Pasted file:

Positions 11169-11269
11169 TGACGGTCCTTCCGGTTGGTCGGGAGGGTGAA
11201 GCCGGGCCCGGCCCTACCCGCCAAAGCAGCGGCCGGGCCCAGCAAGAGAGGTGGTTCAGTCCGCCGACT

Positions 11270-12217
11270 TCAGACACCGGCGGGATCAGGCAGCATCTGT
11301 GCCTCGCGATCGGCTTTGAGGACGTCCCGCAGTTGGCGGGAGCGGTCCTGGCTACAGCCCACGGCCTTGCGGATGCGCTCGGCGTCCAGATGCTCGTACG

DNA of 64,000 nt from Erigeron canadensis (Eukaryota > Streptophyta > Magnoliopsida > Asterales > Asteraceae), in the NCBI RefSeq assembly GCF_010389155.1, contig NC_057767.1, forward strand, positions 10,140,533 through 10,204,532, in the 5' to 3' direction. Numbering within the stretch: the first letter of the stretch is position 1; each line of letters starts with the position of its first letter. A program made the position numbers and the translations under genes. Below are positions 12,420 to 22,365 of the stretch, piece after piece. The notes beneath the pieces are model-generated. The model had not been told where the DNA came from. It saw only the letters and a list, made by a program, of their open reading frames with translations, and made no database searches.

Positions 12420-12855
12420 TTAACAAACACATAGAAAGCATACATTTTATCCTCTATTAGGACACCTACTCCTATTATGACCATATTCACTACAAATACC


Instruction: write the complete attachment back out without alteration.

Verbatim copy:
Positions 11169-11269
11169 TGACGGTCCTTCCGGTTGGTCGGGAGGGTGAA
11201 GCCGGGCCCGGCCCTACCCGCCAAAGCAGCGGCCGGGCCCAGCAAGAGAGGTGGTTCAGTCCGCCGACT

Positions 11270-12217
11270 TCAGACACCGGCGGGATCAGGCAGCATCTGT
11301 GCCTCGCGATCGGCTTTGAGGACGTCCCGCAGTTGGCGGGAGCGGTCCTGGCTACAGCCCACGGCCTTGCGGATGCGCTCGGCGTCCAGATGCTCGTACG

DNA of 64,000 nt from Erigeron canadensis (Eukaryota > Streptophyta > Magnoliopsida > Asterales > Asteraceae), in the NCBI RefSeq assembly GCF_010389155.1, contig NC_057767.1, forward strand, positions 10,140,533 through 10,204,532, in the 5' to 3' direction. Numbering within the stretch: the first letter of the stretch is position 1; each line of letters starts with the position of its first letter. A program made the position numbers and the translations under genes. Below are positions 12,420 to 22,365 of the stretch, piece after piece. The notes beneath the pieces are model-generated. The model had not been told where the DNA came from. It saw only the letters and a list, made by a program, of their open reading frames with translations, and made no database searches.

Positions 12420-12855
12420 TTAACAAACACATAGAAAGCATACATTTTATCCTCTATTAGGACACCTACTCCTATTATGACCATATTCACTACAAATACC